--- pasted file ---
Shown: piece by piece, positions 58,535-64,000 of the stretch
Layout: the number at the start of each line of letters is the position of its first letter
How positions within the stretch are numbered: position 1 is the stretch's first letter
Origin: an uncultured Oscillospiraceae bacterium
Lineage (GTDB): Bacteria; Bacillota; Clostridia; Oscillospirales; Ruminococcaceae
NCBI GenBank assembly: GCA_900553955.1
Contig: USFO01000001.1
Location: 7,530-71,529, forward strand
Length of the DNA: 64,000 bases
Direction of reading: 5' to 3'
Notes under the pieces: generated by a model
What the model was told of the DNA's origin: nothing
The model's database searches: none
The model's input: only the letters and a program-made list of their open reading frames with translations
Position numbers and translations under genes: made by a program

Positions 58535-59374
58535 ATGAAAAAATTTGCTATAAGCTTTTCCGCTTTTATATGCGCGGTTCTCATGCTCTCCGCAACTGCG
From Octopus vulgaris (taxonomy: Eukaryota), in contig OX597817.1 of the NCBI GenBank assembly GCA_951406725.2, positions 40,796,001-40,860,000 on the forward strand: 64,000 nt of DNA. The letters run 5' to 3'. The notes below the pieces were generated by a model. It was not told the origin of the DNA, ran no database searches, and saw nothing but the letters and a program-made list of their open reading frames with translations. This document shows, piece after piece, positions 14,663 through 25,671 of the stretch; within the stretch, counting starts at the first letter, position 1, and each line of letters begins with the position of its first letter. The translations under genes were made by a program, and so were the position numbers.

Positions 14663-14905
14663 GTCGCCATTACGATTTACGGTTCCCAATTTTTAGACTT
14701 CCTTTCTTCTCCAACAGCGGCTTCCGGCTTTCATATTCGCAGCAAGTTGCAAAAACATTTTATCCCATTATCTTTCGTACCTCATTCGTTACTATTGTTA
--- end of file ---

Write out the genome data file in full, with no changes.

Shown: piece by piece, positions 58,535-64,000 of the stretch
Layout: the number at the start of each line of letters is the position of its first letter
How positions within the stretch are numbered: position 1 is the stretch's first letter
Origin: an uncultured Oscillospiraceae bacterium
Lineage (GTDB): Bacteria; Bacillota; Clostridia; Oscillospirales; Ruminococcaceae
NCBI GenBank assembly: GCA_900553955.1
Contig: USFO01000001.1
Location: 7,530-71,529, forward strand
Length of the DNA: 64,000 bases
Direction of reading: 5' to 3'
Notes under the pieces: generated by a model
What the model was told of the DNA's origin: nothing
The model's database searches: none
The model's input: only the letters and a program-made list of their open reading frames with translations
Position numbers and translations under genes: made by a program

Positions 58535-59374
58535 ATGAAAAAATTTGCTATAAGCTTTTCCGCTTTTATATGCGCGGTTCTCATGCTCTCCGCAACTGCG
From Octopus vulgaris (taxonomy: Eukaryota), in contig OX597817.1 of the NCBI GenBank assembly GCA_951406725.2, positions 40,796,001-40,860,000 on the forward strand: 64,000 nt of DNA. The letters run 5' to 3'. The notes below the pieces were generated by a model. It was not told the origin of the DNA, ran no database searches, and saw nothing but the letters and a program-made list of their open reading frames with translations. This document shows, piece after piece, positions 14,663 through 25,671 of the stretch; within the stretch, counting starts at the first letter, position 1, and each line of letters begins with the position of its first letter. The translations under genes were made by a program, and so were the position numbers.

Positions 14663-14905
14663 GTCGCCATTACGATTTACGGTTCCCAATTTTTAGACTT
14701 CCTTTCTTCTCCAACAGCGGCTTCCGGCTTTCATATTCGCAGCAAGTTGCAAAAACATTTTATCCCATTATCTTTCGTACCTCATTCGTTACTATTGTTA